Mech’s studies of wild wolves have found that wolves live in families: two parents along with their younger cubs. Wolves do not have an innate sense of rank; they are not born leaders or born followers. The “alphas” are simply what we would call in any other social group “parents.” The offspring follow the parents as naturally as they would in any other species. No one has “won” a role as leader of the pack; the parents may assert dominance over the offspring by virtue of being the parents. While the captive wolf studies saw unrelated adults living together in captivity, related, rather than unrelated, wolves travel together in the wild. Younger wolves do not overthrow the “alpha” to become the leader of the pack; as wolf pups grow older, they are dispersed from their parents’ packs, pair off with other dispersed wolves, have pups, and thus form packs of their owns.

This doesn’t mean that wolves don’t display social dominance, however… Wolves (and other animals, including humans), display social dominance, it just isn’t always easy to boil dominant behavior down to simple explanations. Dominant behavior and dominance relationships can be highly situational, and can vary greatly from individual to individual even within the same species. It’s not the entire concept of wolves displaying social dominance that was dispelled, just the simple hierarchical pack structure…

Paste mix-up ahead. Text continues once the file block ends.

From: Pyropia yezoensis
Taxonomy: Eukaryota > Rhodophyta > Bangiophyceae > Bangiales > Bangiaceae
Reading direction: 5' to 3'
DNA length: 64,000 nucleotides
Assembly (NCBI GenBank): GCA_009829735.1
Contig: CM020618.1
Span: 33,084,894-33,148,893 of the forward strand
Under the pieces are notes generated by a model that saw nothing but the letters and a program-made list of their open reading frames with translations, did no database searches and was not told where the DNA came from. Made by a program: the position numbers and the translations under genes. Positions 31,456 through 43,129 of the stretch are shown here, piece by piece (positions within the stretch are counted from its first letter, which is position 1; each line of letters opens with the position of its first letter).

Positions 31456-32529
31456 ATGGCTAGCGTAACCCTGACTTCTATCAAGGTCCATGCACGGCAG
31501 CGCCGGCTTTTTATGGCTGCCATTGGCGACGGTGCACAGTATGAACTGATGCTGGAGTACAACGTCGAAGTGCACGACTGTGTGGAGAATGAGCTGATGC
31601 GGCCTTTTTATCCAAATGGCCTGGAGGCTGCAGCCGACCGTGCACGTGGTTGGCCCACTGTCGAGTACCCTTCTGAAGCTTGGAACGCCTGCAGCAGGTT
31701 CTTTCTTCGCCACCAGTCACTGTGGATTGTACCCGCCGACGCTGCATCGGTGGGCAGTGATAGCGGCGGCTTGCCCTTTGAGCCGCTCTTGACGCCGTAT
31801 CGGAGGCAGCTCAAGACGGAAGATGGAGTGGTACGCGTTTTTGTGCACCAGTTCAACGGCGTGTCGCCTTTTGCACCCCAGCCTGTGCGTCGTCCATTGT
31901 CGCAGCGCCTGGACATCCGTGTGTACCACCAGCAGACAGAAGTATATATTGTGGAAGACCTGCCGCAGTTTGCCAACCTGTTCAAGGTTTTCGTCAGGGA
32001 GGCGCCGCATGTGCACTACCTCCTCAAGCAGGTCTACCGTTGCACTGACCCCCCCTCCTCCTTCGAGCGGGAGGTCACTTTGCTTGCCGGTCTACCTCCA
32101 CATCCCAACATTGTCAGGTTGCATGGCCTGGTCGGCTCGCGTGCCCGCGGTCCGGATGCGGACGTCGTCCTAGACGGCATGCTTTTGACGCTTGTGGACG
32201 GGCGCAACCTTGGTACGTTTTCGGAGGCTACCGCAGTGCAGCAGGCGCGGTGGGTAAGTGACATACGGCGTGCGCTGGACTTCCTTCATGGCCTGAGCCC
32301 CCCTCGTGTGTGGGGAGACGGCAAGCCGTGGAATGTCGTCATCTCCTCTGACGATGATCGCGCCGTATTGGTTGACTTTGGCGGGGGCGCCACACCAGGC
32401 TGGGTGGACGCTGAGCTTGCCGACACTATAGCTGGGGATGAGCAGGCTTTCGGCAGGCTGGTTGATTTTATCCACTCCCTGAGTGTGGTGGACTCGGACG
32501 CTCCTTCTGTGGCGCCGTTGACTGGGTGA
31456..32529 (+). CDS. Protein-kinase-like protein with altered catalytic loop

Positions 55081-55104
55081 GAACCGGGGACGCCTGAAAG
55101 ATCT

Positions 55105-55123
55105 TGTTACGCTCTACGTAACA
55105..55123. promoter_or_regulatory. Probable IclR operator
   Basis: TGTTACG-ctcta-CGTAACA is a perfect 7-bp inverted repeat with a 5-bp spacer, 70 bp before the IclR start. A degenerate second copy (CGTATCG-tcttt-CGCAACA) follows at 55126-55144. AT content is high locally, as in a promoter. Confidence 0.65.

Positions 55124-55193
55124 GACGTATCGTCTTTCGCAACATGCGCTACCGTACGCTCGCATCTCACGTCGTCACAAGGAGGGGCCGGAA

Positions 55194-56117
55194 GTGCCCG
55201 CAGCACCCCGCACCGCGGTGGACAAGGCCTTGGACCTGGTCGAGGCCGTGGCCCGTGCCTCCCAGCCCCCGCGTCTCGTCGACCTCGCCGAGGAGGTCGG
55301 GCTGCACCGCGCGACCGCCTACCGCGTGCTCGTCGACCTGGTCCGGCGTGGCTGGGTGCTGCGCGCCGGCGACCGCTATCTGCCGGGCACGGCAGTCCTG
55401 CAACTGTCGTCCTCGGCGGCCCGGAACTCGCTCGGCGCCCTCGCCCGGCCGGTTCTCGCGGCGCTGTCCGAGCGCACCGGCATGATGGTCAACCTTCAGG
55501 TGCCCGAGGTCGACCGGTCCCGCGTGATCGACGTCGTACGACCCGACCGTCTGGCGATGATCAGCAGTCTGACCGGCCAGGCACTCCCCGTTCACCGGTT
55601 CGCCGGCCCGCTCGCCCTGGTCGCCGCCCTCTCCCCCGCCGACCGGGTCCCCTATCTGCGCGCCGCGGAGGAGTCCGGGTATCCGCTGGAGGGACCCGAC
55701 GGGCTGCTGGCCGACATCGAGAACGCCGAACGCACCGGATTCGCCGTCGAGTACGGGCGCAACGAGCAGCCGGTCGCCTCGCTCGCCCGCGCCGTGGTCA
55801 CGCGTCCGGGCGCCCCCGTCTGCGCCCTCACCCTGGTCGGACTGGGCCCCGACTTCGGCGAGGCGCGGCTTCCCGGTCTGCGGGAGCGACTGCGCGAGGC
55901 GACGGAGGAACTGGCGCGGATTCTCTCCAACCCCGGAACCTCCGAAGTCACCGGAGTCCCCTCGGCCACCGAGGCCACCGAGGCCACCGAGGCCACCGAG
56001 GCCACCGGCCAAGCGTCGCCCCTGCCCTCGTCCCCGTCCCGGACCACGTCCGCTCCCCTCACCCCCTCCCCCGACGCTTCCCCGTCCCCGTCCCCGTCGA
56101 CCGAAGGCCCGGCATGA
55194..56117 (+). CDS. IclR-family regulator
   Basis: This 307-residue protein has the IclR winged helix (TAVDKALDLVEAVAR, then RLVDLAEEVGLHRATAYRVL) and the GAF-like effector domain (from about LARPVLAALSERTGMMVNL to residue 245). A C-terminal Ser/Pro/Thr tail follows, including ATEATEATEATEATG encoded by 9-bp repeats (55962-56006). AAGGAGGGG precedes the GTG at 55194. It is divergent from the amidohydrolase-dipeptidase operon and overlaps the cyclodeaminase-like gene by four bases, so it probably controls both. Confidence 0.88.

Source: io9.com

Images credit: Caninest - Michael Cummings

(via fuckyeahwolves)

Filed under wolves correction interesting

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It turns out procrastination is not typically a function of laziness, apathy or work ethic as it is often regarded to be. It’s a neurotic self-defense behavior that develops to protect a person’s sense of self-worth.